network models with particular characteristics (such as the amygdala and
hippocampus as “hebbian associa-tors” and the pulvinar as a topographically organized array of neurons
forming a saliency map). Activation
of the hypothalamus releases virtual
hormones. Cortical regions use recurrent and multi-layer neural networks
and self-organizing maps. Due to the
Lego-like nature of BL, simple models
can be replaced by more sophisticated
models as they become available.
One of the goals of BabyX is to visually represent functional neural-circuit
models in their appropriate anatomical
positions. For example, our Basal Ganglia model (based on Redgrave et al.
controls motor actions and has an appropriate 3D location and geometry,
as in Figure 1, and the activity of the
specific neurons form inputs to the
shaders to show the circuit in action
as it processes.
Emotions in BabyX are, in fact, coordinated brain-body states that modulate
activity in other circuits (such as increasing the gain on perceptual circuits).
Emotional states modulate the sensitivity of behavioral circuits. For example,
stress lowers the threshold for triggering
a brainstem central pattern generator
that, in turn, generates the motor pattern of facial muscles in crying.
Neurotransmitters and neuromod-ulators play many key roles in BabyX’s
learning and affective systems.
example of a physiological variable
that affects both the internal and external state of BabyX is dopamine, which
provides a good example of how modeling at a low level interlinks various
phenomena. In BabyX, virtual dopamine plays a key role in motor activity and reinforcement learning. It can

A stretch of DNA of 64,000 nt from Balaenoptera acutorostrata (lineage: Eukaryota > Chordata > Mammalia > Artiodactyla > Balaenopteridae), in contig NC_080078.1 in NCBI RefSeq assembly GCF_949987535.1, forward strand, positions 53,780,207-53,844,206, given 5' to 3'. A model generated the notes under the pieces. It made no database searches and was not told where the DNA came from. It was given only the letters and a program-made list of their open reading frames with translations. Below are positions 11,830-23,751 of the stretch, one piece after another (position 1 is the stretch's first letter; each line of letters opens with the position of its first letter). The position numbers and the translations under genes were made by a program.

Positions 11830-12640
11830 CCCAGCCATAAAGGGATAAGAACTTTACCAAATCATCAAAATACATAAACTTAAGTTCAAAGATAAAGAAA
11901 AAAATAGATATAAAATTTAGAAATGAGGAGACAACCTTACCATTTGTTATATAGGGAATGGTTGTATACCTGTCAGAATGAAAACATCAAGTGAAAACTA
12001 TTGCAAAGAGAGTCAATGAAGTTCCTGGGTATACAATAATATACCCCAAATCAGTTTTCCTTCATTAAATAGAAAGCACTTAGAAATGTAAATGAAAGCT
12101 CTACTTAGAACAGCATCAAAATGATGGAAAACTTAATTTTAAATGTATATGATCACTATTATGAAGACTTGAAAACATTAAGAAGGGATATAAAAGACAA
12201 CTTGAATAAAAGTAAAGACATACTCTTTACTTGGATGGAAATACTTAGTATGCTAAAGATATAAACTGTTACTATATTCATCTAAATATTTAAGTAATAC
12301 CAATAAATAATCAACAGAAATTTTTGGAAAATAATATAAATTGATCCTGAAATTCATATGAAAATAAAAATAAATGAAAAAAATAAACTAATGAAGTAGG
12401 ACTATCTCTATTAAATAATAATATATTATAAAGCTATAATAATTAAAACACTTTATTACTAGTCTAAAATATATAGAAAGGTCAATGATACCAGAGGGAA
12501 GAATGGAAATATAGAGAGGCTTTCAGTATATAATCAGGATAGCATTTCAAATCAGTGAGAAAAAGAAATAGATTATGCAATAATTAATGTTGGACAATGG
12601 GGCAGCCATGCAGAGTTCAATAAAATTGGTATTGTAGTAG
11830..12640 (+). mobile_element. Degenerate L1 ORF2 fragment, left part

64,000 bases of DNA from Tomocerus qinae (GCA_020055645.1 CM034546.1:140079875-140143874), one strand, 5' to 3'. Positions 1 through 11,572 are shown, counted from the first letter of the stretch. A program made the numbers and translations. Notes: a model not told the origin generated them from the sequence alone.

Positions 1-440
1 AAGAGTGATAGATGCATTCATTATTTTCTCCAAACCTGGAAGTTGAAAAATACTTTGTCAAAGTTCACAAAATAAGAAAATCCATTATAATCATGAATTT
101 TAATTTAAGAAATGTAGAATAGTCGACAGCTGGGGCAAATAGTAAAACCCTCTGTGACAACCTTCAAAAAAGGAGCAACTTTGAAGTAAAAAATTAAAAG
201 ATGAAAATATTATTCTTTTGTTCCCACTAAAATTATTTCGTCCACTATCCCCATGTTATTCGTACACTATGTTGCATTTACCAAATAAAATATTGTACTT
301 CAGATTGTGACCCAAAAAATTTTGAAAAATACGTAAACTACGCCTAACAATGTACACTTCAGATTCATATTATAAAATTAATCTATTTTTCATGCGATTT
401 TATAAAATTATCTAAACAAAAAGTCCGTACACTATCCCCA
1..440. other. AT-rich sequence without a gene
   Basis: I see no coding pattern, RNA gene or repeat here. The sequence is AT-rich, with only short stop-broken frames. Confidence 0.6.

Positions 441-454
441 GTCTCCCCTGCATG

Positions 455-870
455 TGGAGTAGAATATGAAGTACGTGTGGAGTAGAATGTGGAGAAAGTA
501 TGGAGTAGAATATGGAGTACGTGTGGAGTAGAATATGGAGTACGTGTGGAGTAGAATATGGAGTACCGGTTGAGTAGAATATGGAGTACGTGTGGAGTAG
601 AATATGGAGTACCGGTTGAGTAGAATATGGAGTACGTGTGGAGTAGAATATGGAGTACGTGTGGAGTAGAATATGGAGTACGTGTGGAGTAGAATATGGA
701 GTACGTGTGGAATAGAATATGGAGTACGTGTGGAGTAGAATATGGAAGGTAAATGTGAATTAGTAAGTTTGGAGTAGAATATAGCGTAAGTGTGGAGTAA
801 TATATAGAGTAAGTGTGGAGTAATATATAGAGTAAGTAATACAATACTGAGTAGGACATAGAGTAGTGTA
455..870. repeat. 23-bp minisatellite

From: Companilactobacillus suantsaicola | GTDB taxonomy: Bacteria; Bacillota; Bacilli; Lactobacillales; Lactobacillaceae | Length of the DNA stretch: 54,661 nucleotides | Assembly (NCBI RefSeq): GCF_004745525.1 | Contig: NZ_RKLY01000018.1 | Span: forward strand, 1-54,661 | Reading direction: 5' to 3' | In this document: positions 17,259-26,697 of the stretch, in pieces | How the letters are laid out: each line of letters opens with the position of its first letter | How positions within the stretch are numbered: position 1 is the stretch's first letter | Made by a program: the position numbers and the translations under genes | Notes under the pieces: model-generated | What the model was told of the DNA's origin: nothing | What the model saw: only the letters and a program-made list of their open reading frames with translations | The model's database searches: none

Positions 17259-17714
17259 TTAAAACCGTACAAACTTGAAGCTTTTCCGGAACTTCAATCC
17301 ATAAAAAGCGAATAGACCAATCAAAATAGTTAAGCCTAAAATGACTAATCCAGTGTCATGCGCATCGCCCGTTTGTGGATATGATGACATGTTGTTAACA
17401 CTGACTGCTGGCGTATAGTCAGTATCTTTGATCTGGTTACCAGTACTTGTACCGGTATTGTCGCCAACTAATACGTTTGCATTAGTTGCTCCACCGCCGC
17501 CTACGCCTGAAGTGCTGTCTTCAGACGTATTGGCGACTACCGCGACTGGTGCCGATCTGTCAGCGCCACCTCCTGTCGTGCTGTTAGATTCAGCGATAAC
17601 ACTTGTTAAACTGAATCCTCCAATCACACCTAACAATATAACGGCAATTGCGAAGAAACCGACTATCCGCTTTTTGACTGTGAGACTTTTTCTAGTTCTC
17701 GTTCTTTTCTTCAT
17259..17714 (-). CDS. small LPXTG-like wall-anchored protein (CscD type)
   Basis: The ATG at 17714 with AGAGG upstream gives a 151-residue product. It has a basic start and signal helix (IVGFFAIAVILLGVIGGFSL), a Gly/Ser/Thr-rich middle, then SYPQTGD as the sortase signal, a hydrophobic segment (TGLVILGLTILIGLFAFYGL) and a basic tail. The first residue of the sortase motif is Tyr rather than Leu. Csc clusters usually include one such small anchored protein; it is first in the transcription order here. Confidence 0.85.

also modulate plasticity in the neural
networks and have subtle behavioral
effects such as pupil dilation and blink
rate. The use of such low-level models
means the user can adjust BabyX’s behavioral dynamics, sensitivities, and
even temperament by adjusting virtual
Sensory input. BabyX takes audio-
visual input Web camera and micro-
phone, and “touch” from keyboard or
touchscreen and is designed to work
without special hardware. BL can inter-
face to different devices, and the BabyX
project exists separately from choice
could be as a virtual agent in AR. Such
an additional level of engagement
would enhance the experience but also
benefit from the tight emotional sig-
naling feedback we have developed.
Learning through interaction. One
motivation for the BabyX project is to ex-
of display systems (such as virtual real-
ity, or VR, or augmented reality, or AR).
Advances in AR, particularly in systems
that allow for facial-expression track-
ing, accurate eye tracking, and depth
gaze registration of the user, mean
an obvious possible implementation
Figure 3. BabyX (version 1). Detailed biomechanical face model simulating expressions
generated from muscle activations.
Figure 4. BabyX (version 4, under development). Screenshot from real-time interactive
psychobiological virtual infant simulation.